The changes described have implications for asset managers and investors alike. EM index managers by nature must remain aligned with indices and are thus tasked with implementing these changes, while ensuring tracking. To do this in a seamless fashion, an index manager must effectively coordinate efforts between portfolio management, research, trading, operations and other stakeholders. That said, working with a large and experienced index manager that has a global presence, like State Street Global Advisors, can help ensure optimal implementation and execution results. For active managers, the benchmarks they measure themselves against are broadening, making some previously hard-to-access markets more mainstream, potentially raising the bar. And most importantly, investors gain access to new markets, creating a different EM exposure relative to the past. With all that in mind, all parties should be mindful that even seemingly subtle index changes can ultimately impact returns over the near and long term.
1Note that average annual turnover figures include the regular, semi-annual rebalancing that takes place in November each year.
3ChiNext is a NASDAQ-style board of the Shenzhen Stock Exchange. ChiNext aims to attract innovative and fast-growing enterprises, especially high-tech firms.
ADRs: An American depositary receipt (ADR) is a certificate issued by a U.S. bank that represents shares in a foreign stock, used to trade on American stock exchanges. An American depositary receipt (ADR) is a certificate issued by a U.S. bank that represents shares in a foreign stock, used to trade on American stock exchanges.
Emerging Markets: 26 emerging economies: Argentina, Brazil, Chile, China, Colombia, Czech Republic, Egypt, Greece, Hungary, India, Indonesia, Korea, Malaysia, Mexico, Pakistan, Peru, Philippines, Poland, Qatar, Russia, Saudi Arabia, South Africa, Taiwan, Thailand, Turkey and the United Arab Emirates.
FTSE: The Financial Times Stock Exchange Group (FTSE), also known by the nickname of “Footsie,” is an independent organization. It is similar to the Standard & Poor’s, which specializes in creating index offerings for the global financial markets. An index will represent a market segment and is a hypothetical portfolio of stock holdings.
GDRs: A global depositary receipt (GDR) is a bank certificate issued in more than one country for shares in a foreign company.
MSCI: MSCI Inc is an investment research firm that provides indices, portfolio risk and performance analytics, and governance tools to institutional investors and hedge funds.
S&P Dow Jones: S&P Dow Jones Indices, a joint venture of McGraw-Hill Financial and CME Group, offer more than 830,000 Indices, the most popular of which are the S&P 500 and the Dow Jones Industrial Average (DJIA). Most S&P Dow Jones Indices are equity based and can span across asset classes including commodity, currency, fixed-income, futures, options, private equity and other alternative asset classes. The large volume of Indices available offer solutions for all possible needs from very broad-based indexing to very specific indexing.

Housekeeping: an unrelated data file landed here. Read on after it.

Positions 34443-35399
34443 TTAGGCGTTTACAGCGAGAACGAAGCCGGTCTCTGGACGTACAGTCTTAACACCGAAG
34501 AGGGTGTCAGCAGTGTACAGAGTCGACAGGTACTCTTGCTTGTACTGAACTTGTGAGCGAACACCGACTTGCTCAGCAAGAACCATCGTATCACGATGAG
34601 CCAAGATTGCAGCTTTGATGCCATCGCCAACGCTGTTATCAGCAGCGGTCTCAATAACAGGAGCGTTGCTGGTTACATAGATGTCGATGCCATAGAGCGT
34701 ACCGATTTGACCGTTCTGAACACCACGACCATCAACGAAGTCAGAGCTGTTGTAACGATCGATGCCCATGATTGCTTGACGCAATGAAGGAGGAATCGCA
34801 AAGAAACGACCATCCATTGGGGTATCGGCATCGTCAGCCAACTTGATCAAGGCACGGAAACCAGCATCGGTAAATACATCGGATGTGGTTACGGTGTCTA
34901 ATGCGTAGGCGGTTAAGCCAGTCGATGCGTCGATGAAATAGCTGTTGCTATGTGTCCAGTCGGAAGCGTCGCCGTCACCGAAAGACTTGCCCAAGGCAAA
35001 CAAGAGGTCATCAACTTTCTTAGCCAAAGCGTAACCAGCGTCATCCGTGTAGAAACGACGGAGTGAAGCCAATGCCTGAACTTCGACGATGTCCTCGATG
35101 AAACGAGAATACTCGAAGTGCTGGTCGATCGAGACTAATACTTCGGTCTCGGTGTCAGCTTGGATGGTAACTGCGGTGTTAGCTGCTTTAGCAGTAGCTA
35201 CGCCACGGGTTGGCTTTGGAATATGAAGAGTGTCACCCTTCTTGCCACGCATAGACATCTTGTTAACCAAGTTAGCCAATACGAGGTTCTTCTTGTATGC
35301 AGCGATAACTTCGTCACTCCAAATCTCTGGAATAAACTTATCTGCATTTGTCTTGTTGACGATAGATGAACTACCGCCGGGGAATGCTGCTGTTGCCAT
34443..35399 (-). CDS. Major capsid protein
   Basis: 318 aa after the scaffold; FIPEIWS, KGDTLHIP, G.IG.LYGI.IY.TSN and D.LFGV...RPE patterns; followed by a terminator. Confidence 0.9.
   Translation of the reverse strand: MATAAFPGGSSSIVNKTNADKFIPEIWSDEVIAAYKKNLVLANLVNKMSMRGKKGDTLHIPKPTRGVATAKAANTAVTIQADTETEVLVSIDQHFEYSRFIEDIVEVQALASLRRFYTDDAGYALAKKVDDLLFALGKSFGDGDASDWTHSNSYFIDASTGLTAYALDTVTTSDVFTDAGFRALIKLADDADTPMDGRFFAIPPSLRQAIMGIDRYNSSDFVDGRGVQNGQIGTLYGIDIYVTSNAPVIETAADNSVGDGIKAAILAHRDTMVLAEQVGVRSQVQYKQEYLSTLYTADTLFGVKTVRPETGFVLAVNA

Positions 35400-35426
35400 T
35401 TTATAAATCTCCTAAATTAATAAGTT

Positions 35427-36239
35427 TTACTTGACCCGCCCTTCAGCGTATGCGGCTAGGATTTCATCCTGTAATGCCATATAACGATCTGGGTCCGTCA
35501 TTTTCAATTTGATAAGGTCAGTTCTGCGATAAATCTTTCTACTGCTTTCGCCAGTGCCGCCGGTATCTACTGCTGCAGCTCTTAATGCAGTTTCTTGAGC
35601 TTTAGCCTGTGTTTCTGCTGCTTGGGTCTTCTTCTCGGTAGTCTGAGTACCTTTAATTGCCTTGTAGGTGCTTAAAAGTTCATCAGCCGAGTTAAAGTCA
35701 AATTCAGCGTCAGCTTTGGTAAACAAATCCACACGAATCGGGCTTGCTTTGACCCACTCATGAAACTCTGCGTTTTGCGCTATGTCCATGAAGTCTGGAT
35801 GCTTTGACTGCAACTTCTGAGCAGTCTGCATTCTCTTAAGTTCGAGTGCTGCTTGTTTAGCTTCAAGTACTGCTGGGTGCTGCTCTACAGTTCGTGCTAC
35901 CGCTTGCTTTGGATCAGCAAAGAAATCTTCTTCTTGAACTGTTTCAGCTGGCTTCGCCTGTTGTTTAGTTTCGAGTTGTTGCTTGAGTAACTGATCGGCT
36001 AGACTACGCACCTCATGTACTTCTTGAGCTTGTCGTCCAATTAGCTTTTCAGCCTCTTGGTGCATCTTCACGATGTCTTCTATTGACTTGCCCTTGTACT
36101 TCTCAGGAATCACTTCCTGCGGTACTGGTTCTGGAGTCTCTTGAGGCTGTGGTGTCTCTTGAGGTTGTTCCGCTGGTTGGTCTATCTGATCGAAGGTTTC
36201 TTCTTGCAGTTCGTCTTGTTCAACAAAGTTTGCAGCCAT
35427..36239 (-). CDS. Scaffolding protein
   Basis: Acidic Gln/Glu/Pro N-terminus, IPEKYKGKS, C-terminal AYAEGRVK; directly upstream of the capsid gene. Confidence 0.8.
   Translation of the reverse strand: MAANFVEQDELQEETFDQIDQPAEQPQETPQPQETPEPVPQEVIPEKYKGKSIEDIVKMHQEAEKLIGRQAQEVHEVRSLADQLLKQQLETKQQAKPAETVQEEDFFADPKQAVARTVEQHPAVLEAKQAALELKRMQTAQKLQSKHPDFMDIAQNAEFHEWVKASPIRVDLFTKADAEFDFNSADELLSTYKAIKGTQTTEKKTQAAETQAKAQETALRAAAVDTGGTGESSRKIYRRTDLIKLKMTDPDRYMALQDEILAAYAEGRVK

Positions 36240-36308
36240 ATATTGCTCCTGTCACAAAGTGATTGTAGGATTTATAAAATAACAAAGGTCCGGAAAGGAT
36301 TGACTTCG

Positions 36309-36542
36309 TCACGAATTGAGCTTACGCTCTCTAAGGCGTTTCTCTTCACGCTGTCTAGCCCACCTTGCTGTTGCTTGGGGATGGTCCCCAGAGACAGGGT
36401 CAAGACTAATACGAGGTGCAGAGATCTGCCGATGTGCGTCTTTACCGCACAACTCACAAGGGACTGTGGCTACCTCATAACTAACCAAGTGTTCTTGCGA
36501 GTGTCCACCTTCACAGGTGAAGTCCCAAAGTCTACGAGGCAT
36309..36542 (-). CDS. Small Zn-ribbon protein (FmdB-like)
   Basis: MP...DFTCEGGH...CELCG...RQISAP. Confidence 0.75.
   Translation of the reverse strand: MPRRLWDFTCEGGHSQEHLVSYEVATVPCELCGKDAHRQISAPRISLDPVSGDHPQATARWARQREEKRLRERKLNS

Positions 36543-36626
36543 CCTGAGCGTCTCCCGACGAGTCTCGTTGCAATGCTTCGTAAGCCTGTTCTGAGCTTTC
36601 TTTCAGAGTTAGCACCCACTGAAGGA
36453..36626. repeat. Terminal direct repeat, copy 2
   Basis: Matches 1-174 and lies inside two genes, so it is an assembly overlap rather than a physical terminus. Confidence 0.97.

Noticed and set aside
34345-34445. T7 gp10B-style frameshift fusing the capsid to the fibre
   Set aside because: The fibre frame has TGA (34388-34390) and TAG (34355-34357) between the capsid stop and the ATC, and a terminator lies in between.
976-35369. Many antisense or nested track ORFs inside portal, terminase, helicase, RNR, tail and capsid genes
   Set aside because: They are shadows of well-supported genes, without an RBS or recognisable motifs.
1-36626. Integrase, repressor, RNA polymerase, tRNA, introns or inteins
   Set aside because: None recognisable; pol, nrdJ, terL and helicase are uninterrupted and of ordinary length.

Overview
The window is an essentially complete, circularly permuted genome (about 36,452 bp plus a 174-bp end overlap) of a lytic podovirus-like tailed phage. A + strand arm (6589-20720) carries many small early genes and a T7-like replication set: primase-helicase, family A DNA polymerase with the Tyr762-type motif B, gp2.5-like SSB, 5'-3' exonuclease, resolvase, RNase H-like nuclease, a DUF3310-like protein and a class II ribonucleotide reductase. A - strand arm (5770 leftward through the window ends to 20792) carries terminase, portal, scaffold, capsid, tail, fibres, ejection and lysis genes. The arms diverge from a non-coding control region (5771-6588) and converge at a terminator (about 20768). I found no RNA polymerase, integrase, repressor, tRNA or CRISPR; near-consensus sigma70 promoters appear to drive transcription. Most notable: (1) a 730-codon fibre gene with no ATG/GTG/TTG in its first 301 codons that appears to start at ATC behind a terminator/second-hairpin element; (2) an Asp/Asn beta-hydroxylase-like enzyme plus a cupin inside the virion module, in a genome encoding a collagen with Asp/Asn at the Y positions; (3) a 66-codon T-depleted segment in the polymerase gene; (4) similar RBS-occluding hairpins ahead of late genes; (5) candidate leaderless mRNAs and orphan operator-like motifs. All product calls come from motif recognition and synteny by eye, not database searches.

The views expressed in this material are the views of Heather Apperson through the period October 8, 2019 and are subject to change based on market and other conditions. This document contains certain statements that may be deemed forward looking statements. Please note that any such statements are not guarantees of any future performance and actual results or developments may differ materially from those projected.
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The information provided does not constitute investment advice and it should not be relied on as such. It should not be considered a solicitation to buy or an offer to sell a security. It does not take into account any investor’s particular investment objectives, strategies, tax status or investment horizon. You should consult your tax and financial advisor.
Currency Risk is a form of risk that arises from the change in price of one currency against another. Whenever investors or companies have assets or business operations across national borders, they face currency risk if their positions are not hedged.
Foreign investments involve greater risks than US investments, including political and economic risks and the risk of currency fluctuations, all of which may be magnified in emerging markets.
Investments in emerging or developing markets may be more volatile and less liquid than investing in developed markets and may involve exposure to economic structures that are generally less diverse and mature and to political systems which have less stability than those of more developed countries.
Investing involves risk including the risk of loss of principal.
All the index performance results referred to are provided exclusively for comparison purposes only. It should not be assumed that they represent the performance of any particular investment.